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Americans get a bad rap for not being able to speak a language other than English and that includes their global representative and leader—POTUS or The President of the United States. While heads of state from other countries can give speeches or press conferences in another language (English, more frequently than not) we always see American presidents with an interpreter in tow or just plain speaking in English like to a crowd of Germans at the Brandenburg Gate. Is this image representative of the American capacity to speak another language?
Surprisingly, of the 44 presidents that have occupied the office, more than half have had exposure to another language and achieving a level that may not be fluency but certainly enough to read and understand a language other than English. But, this piece of information also comes with an asterisk. Many of the Presidents that have understood another language were taught Greek and Latin which count, obviously, as another language.
John Adams was the second president of the US, he was a Founding Father, the first Vice-President, diplomat and a 5th generation descendant of the first Pilgrim settlers. Originally destined to become a church minister, Adams was taught Latin at an early age in preparation for his entrance to Harvard College where he went when he was sixteen. Later, he would also become fluent in French.
Like Adams, 12 of the 23 presidents from the 19th century were fluent in Latin while some were also fluent in Greek such as Thomas Jefferson (#3) and James Madison (#4). But Greek and Latin don’t really win over crowds. So what 19th century presidents were fluent in a language that was actually spoken outside of the university? Well, as mentioned earlier, Thomas Jefferson was fluent in Greek and Latin but he also knew Hebrew (!), French and Spanish. It is said that Jefferson taught himself to read and write Spanish on a nineteen-day boat ride across the Atlantic!
John Quincy Adams (#6) was also multi-lingual speaking Latin, French and German along with a little Greek and Dutch. Speaking of Dutch, Martin Van Buren (#8) has been the only American president to learn English as a second language since Dutch was his first language. Growing up in a small Dutch community in New York, Van Buren learned English during his primary education. Curiously, his wife, Hannah, never lost her Dutch accent. Apart from Greek or Latin, American presidents would hit a communicative dry spell until Theodore Roosevelt (#26) became president.
Roosevelt was homeschooled and learned French, German, Latin and Greek. Like some other presidents, he passed through the gates of Harvard when classical languages were still required for getting in (this would not begin to change until 1892). It appears as though Teddy had other things on his mind other than Cicero and he ended up just getting by and would never claim to have fluency in either of the classical languages. With Teddy Roosevelt, the golden age of multi-lingual Presidents would come to an end.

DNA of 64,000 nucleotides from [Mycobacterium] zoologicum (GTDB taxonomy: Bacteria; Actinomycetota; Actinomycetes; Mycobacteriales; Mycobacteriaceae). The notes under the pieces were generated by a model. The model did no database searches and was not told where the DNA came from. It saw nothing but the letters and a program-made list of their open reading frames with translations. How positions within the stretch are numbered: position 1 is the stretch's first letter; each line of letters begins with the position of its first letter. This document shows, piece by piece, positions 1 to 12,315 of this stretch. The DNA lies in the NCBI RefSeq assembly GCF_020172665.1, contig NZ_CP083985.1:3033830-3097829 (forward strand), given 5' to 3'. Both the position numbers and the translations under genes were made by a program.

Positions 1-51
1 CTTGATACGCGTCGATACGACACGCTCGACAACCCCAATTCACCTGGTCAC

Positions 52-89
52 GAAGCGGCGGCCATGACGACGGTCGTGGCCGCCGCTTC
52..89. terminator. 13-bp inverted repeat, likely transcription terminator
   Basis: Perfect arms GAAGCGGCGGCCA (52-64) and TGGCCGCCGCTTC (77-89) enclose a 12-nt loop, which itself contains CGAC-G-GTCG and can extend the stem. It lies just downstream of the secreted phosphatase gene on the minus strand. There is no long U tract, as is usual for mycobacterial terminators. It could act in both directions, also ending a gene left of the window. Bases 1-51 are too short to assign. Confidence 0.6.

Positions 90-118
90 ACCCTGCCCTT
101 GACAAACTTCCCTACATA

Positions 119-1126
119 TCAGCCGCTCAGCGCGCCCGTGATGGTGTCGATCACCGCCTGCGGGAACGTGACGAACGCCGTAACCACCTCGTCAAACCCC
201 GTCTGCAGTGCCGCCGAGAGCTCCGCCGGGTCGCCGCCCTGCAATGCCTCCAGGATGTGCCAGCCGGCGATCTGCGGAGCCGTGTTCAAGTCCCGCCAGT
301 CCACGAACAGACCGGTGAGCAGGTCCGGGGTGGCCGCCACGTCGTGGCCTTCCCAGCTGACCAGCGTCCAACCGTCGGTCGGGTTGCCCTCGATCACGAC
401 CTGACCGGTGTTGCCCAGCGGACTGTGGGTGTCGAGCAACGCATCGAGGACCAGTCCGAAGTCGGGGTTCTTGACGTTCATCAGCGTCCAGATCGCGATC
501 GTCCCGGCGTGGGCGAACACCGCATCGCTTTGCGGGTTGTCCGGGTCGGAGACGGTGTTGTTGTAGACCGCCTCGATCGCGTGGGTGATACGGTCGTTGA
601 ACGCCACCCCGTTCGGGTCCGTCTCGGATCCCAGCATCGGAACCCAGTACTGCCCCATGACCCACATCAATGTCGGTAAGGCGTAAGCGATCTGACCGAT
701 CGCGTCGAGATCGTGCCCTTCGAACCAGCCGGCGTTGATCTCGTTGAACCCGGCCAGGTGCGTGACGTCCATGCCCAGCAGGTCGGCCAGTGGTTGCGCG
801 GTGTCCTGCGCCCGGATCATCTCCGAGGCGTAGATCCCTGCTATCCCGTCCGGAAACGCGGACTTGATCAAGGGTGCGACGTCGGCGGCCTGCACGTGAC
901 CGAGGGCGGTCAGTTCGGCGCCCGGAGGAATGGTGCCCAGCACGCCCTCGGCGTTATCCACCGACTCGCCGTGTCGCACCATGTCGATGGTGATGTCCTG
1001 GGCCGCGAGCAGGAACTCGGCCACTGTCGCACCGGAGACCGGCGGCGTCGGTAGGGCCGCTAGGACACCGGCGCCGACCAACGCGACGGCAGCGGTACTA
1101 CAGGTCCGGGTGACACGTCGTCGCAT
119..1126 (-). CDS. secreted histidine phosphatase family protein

From the 20th century to the present, language has taken a back seat in the priorities and education of the American President. From Obama (#44) to Taft (#27) here are the Presidents that have fluent non-English language skills:
--Woodrow Wilson (#28) knew French and German.
--Hoover (#31) knew Latin and Mandarin Chinese (from when he worked in China as a mining engineer).
--Franklin Roosevelt (#32) knew French and German. And that’s it.
Jimmy Carter (#39) knows a little Spanish, Clinton (#42) a bit of German and George W. Bush—or just “W”—(#43) knows a little Spanish too which is something he used, more or less successfully, during his presidency. Barack Obama has spoken (or read) Spanish but admittedly doesn’t know it or another language. On the campaign trail he has admitted this by saying “I don’t speak a foreign language. It’s embarrassing”.
As we can see, the list of presidents that speak or have spoken another language, while on paper, is very positive. But, the result is skewed due to the style of education that was in place in America prior to the 20th century. But even in 19th century America where people were educated in classical languages, you surely wouldn’t have been able to order a meal at a restaurant in Boston by saying: Ígnósce mihí! Ésurió.
Today, knowing another language is useful for many things and in our increasingly globalized world maybe another 19th century-style emphasis on languages is needed. Considering that in the US, Spanish is the number two language spoken and in States like California, where Latinos will surpass non-Hispanic whites in numbers, Spanish will continue to grow in importance. Just to give you an idea…in 2050, it is projected that the United States will be the largest Spanish Speaking country in the world and 10% of the world’s population will be Spanish Speakers.
American presidents are a reflection of American Society and right now the United States is undergoing a tremendous demographic shift which includes migration towards areas that have traditionally not been receivers of immigrants. A clear example today is the fact that Swahili is the most spoken African language in Kansas! In the United States, knowledge of languages will be more and more of a necessity and should not be considered as just another elective in school.
Before, a President speaking another language was a novelty: remember Kennedy’s famous “Ich bin ein Berliner” when he stood up to the threat of Communist Europe? Today, the ability to speak the language of wherever you may find yourself is very practical and considered something positive and welcoming. In the future, for an American president, it may also be politically savvy and essential for survival.